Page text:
This winter, give yourself the gift of good health with some good old fashioned fun. Nordic skiing, snowboarding, and snowshoeing are all great ways to get involved outside this winter. Sara H. of Solitude Mountain Resort talked to Good Feet about the exciting world of snow sports and the many ways they can boost both mind and body. The benefits of these winter activities are multifold. Cold air encourages us to get moving and get our heart rates up so we can stay warm. We burn more fuel, or fat, when it’s cold out. And that’s on top of the fuel we already burn doing the activity itself. Also, skiing, snowboarding, and snowshoeing engage muscles that aren’t often targeted by other forms of exercise, like those in the feet and wrists. Soft snow helps ease impact, making these activities a good activity for many fitness levels. And, of course, being outside offers stress release as well as an overall boost to feelings of well being.
To give yourself the best experience, start small and be reasonable. You may be used to taking five-mile hikes in the summertime, but things move differently on snow. Go in with a learning mindset, and adjust to the different pace these winter activities provide, whether that’s going faster on skis or slower snowshoes. And remember that a lesson is always helpful! Sara recommends seeking out certified instructors and using a one-on-one lesson as an investment in a lifetime of winter outdoor recreation. Lessons will help you develop good form from day one.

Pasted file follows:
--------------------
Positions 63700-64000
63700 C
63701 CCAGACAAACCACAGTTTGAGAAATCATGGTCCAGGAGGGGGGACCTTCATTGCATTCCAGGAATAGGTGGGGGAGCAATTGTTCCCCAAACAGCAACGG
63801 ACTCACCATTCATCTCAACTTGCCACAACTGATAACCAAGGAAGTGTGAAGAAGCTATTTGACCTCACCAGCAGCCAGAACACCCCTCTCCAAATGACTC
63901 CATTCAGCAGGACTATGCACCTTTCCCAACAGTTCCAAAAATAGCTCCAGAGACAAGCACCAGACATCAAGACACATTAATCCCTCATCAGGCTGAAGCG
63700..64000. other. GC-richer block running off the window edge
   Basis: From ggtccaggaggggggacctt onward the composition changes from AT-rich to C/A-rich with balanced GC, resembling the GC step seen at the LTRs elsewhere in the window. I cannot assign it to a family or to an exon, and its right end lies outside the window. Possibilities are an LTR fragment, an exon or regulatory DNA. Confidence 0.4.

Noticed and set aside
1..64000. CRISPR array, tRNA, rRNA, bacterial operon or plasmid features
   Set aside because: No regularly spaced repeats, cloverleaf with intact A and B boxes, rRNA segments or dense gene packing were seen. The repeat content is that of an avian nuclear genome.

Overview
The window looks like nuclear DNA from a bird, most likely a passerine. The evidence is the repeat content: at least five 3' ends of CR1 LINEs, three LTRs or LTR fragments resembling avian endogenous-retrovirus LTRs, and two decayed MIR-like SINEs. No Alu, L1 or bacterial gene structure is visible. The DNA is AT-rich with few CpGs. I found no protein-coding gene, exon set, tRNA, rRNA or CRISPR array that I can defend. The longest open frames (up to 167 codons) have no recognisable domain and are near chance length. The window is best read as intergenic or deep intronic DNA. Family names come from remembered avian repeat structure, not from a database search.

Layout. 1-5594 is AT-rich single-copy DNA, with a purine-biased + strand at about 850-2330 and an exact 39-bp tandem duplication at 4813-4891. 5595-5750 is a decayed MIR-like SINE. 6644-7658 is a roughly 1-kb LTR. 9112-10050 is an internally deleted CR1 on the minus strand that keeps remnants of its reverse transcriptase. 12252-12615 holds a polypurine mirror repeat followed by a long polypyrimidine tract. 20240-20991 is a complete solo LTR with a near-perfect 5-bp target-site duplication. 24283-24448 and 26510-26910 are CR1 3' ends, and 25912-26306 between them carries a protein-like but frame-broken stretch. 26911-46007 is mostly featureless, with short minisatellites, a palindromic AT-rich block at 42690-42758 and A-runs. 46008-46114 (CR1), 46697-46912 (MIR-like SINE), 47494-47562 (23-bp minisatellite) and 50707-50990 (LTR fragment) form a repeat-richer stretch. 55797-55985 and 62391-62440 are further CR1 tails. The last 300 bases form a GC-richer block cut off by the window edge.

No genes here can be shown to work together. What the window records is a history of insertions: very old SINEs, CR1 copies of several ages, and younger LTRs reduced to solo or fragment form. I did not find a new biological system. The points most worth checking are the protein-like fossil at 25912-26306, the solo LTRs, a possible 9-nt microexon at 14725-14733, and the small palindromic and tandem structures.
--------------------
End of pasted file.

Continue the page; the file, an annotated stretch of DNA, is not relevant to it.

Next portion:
Good form is essential to enjoying your time on the snow, both short and long term. Because many people choose to rent the equipment required for these activities, it’s important to make sure you are sized properly. Look for footwear that connects properly to your equipment and is comfortable. Boots should fit snugly but should not cause pinching, pain, or numbness. Proper support throughout the foot bed is essential, and arch supports can help keep the body aligned and keep the body in good form. Rental shop staff can also be helpful resources and answer questions about the fit and comfort of your footwear.
Your snowboard and ski boots have the important job of protecting your feet, which are the foundation to these winter sports. By taking care of the feet properly, you’re giving yourself the ability to partake in these winter activities year after year. Sara notes “skeletal alignment is integral to safety and continual improvement of on-snow skills. With the feet at the literal base of the skeleton, foot care is crucial for enjoying your day on the snow and progressing to the next ability level.”
While you’re learning to ski, snowboard, or snowshoe, you’ll be learning about so much more than that, too. Most terrain is progressive and increases incrementally in difficulty — giving you something to aspire to along the way. Because we ski, snowboard, and snowshoe in the winter elements, these activities also teach us to be aware of our surroundings and flexible with our plans when conditions become unsafe.
When you set out, evaluate your goals for the day. Are you there to have fun? Raise your heart rate? Take in spectacular views? Spend time in nature or with friends? Each person’s measure of success may be different, but winter outdoor recreation has so much to offer — there’s truly something for everyone. Pay attention to your body and the weather conditions, and enjoy the season!